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Hello. My name is Teymoor Nabili, and I like to talk to people.

In 28 years as a TV news anchor and correspondent I have spoken to a vast and diverse collection of people: from debris-caked responders of 9/11 to the immaculately coiffed David Beckham; from peacemaker Kofi Annan to the Khmer Rouge’s cold-eyed “Brother Number 2”; from Singapore’s Prime Minister to street kids in Jakarta, digging for anything of value in the fetid dumps of the city.

But after half a lifetime chasing after people and events, I began to question the value of my work. Did confronting slippery politicians with pointed questions actually change their opinion? Or their policies? Was my reporting on breaking news helping viewers?

I remember standing in Sendai after the Japan tsunami taking a photo of a bent old woman carrying her belongings through the atomised landscape, and suddenly realising that I was more concerned about the composition of my photograph than about the devastation she had just suffered.

I recognised then that my constant rushing around the world, physically and via the airwaves, was not only failing to make a meaningful difference to viewers, it was preventing me from making personal progress.

“People can’t see themselves in rushing water”, a wise man once said.

The Signal project is an attempt to find some still water, reflecting more meaningful images of myself and of the world.

So why should any of this matter to anyone else? Well, at the risk of sounding hyperbolic, the future of the planet depends upon us taking a new approach.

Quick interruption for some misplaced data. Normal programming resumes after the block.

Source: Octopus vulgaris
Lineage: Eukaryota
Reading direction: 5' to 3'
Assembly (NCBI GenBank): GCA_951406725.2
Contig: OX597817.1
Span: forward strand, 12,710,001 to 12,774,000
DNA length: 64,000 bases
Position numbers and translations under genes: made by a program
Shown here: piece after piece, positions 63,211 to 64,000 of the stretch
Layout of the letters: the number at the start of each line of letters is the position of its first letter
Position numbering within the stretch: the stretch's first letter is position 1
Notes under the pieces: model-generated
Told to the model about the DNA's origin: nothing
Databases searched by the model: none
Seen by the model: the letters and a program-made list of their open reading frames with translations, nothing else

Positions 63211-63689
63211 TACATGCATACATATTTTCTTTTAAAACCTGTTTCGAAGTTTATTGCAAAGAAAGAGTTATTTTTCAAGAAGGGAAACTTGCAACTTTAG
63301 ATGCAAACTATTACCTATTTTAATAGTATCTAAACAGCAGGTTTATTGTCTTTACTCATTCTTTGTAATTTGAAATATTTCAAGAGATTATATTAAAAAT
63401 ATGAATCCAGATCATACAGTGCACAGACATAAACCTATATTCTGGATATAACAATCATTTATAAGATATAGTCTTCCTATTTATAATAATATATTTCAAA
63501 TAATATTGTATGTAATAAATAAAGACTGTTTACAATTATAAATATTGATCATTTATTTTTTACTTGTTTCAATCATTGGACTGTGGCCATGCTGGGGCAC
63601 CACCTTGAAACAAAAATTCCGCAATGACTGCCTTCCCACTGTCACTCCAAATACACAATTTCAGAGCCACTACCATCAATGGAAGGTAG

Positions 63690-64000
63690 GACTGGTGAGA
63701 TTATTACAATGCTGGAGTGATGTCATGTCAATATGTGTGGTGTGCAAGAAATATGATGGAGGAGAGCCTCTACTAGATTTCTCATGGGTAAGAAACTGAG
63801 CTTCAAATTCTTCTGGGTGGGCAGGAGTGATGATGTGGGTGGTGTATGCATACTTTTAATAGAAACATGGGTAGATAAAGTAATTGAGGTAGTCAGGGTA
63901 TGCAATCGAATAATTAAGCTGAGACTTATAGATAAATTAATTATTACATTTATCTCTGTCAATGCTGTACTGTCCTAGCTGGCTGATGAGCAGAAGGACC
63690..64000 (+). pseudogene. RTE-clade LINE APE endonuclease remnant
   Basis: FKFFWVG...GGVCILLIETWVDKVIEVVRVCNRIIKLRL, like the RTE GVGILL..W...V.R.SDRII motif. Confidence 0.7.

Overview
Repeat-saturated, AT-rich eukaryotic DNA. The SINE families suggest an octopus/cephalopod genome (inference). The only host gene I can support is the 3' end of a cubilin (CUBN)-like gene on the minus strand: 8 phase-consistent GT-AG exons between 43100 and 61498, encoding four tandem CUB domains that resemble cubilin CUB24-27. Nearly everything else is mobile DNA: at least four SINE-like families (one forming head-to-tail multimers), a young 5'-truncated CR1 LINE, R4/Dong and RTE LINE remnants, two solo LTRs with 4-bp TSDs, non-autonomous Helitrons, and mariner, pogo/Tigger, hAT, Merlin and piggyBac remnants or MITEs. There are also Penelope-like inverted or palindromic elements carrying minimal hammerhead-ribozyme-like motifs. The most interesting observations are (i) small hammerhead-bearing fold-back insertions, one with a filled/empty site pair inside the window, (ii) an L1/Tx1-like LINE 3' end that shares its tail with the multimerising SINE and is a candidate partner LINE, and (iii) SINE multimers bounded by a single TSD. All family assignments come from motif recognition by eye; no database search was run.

Asia, my adopted home, is the world’s most dynamic region, its fastest growing economic bloc; the population has quadrupled in the past century, and by 2030 two-thirds of the global middle classes will be living within some 2000 miles of Bangkok.

These simple facts are extraordinarily portentous. Mankind is already breaching vital planetary boundaries, so what will be the consequences if developing Asia adopts the same pattern of consumption, waste and pollution as developed countries?

These questions are slowly climbing up the public and media agendas, but leaders in politics and business remain stubbornly blind to the reality.

It’s past time to engage with these important issues in a systematic and organised way. By looking forward for solutions, not backwards at mistakes; by moving away from the critical, removed news models towards visionary and solutions-based action; by asking not “What happened” and “Why?” but rather “What can we achieve?’ and “How?”

How will blockchain transform the world? How can cities be “smart”? How can citizens, governments, companies, academia and NGOs collaborate to make sure that tomorrow’s Asia is the best place in the world to live?

I have been working with the Asian Development Bank to put these ideas into action, and our first step has been to lay the groundwork for a new content and collaboration platform, Tech For Impact.

I welcome other journalists, activists and change-makers to join me in this project, and contribute  interviews, stories and inspiration from around the region.

There’s an improbably exhilarating future awaiting us, if we will just dare to reach for it.